October 2020 EcoQuest: Ocotillober

Join us for the October EcoQuest: Ocotillober (pronounced oh-koh-TEE-yoh-bur).
Find and map as many ocotillos as possible, especially in dense urban areas.

One of the most charismatic plants of the southwest, ocotillos stand tall among the saguaros in the desert landscape, reaching their long canes to the sky. Ocotillos are not only found in wilderness, but in urban areas making a statement wherever they are planted.

Join the EcoQuest here:
See this plant on SEINet:

This EcoQuest is focused on ocotillo (Fouquieria splendens)
Ocotillos (pronounced oh-koh-TEE-yohs) are said to look like a bunch of dead sticks standing upright. The stems or canes have no leaves or flowers most of the time, showing only spines. With a decent amount of rain, they become covered with lively green leaves from bottom to top. When conditions become dry again, the plant can quickly shed its leaves to retain water. This can happen multiple times a year. When they are leafless, ocotillos can photosynthesize through their bark, much like palo verde trees (Parkinsonia spp.). In the spring, clusters of bright reddish-orange flowers balance at the very tops of the stems, which may be where the common name “torchwood” comes from. These flowers provide nectar for hummingbirds during their northern migration when other nectar sources are scarce. Ocotillos can also have a relationship with carpenter bees. The bees help with pollination, as well as increasing fruit and seed set while receiving nectar in return.

Fun Fact: There have been studies to see if the age of ocotillos can be determined by the number of rings in their trunk, much like trees. One study found it to be pretty close! 104 years was estimated through direct evidence (like photographs) and 107 rings were counted.

As charismatic as this plant may be, it can be overlooked. This is possibly because of their seeming abundance or their availability as landscape plants. Whatever the reason may be, data and information on these plants is lacking in metro Phoenix, especially in dense urban areas (Please see maps below).

Observing and mapping ocotillo in metro Phoenix can provide information about occurrences, population size and density. This data is lacking both in iNaturalist and SEINet, specifically in dense urban areas. This observation data can help explore possible pollinator corridors and nectar resources, especially for hummingbirds and carpenter bees.

Scientific Name: (Fouquieria splendens)
Common Names: Ocotillo, torchwood, coachwhip,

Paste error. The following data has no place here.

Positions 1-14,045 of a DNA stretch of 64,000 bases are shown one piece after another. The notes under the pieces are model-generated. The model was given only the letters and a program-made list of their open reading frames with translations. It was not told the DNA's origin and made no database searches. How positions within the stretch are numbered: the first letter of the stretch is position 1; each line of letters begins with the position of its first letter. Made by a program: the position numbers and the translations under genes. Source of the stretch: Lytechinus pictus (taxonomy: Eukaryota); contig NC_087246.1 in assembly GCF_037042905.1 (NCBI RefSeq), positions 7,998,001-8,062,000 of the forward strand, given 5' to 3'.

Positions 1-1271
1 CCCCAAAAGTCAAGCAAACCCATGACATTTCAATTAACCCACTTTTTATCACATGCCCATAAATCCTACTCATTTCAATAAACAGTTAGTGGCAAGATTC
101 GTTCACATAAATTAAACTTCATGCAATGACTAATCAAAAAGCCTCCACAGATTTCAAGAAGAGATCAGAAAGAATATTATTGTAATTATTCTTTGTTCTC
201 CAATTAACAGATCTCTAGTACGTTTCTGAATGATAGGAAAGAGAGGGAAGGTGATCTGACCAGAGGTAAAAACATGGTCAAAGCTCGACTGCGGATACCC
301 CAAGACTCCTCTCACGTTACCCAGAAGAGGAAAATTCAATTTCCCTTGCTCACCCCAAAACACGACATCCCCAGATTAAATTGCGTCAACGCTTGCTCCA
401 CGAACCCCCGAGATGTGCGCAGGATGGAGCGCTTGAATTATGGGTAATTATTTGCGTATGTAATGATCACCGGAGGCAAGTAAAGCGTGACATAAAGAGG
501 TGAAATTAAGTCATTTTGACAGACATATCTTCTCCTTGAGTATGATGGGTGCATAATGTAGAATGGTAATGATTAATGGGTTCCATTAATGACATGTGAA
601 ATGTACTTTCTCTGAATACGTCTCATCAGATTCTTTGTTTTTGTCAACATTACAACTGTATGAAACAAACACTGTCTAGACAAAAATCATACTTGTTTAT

Spanish: Ocotillo (little torch)
Seri: Jomjéeziz or xomjéeziz
Family: Fouquieriaceae (Ocotillo Family)

Duration: Perennial
Nativity: Native Lifeform: Shrub
General: Tall, many-stemmed shrublike plant, 2-7 m tall; stems unbranched and cane-like, erect to ascending, covered with thorns; bark gray with darker furrows.
Leaves: Appearing within days after ground-soaking rains and turning yellow and dropping in response to drought; blades fleshy, ovate, 1-3 cm long.
Flowers: Orange, in dense panicles, 10-25 cm long, at branch tips, with conspicuous leafy bracts that fall off when flowers are mature; corolla tubular, about 2 cm long, bright red-orange, with 5 reflexed lobes at the top.
Fruits: Capsule 10-15 mm long, 3-valved; containing 6-15 flat, papery-winged seeds.
Ecology: Found on dry, rocky or gravelly slopes and sandy plains from sea level to 5,000 ft (0-1524 m); flowers February-March.
Distribution: s CA, AZ, s NM, s TX; south to c MEX.
Ethnobotany: Blossoms soaked for a summer drink, a blood purifier and tonic. Seeds parched and ground into flour for mush or cakes. O’odham press the nectar out of blossoms, hardened it like rock candy and chewed. Flowers sucked for nectar. Stems used for fences and houses. Apache make a powdered root paste to ease swelling. Gum from the bark was used to wax leather.

Anywhere within the project boundary, with a preference for dense urban areas where data is lacking. The dots on these maps are existing observations of ocotillo. Observations made anywhere there is not currently a group of observations are the most helpful!


Peter Evans Scott (Louisiana State University):

Keith T. Killingbeth (Ocotillo age study)

EcoQuests are month-long challenges that are part of the larger Metro Phoenix EcoFlora project.
You can learn more and join the Metro Phoenix EcoFlora here:

Sign up for the newsletter at ecofloraphx@dbg.org.
Let's be social @ecofloraphx

PLEASE observe COVID-19 guidelines/recommendations.
This a great opportunity to get outdoors close to home as we all navigate the complications of COVID-19. However, it is imperative that you follow the guidelines/recommendations of your local governments and institutions (wear a mask, practice physical distancing and wash your hands). Do what’s best for you and your community.

Arizona Office of Tourism: Responsible Recreation in AZ

Please do not observe indoor houseplants or pets.
For your own safety and the protection of plants and wildlife, do not trespass when making observations. Please follow all posted rules and guidelines in parks/preserves and do not enter private property.
Do not remove or move natural materials (plants, animals, rocks).
Respect wildlife (do not touch, feed, or disturb animals and keep a safe distance).

Publicado por jenydavis jenydavis, 30 de septiembre de 2020


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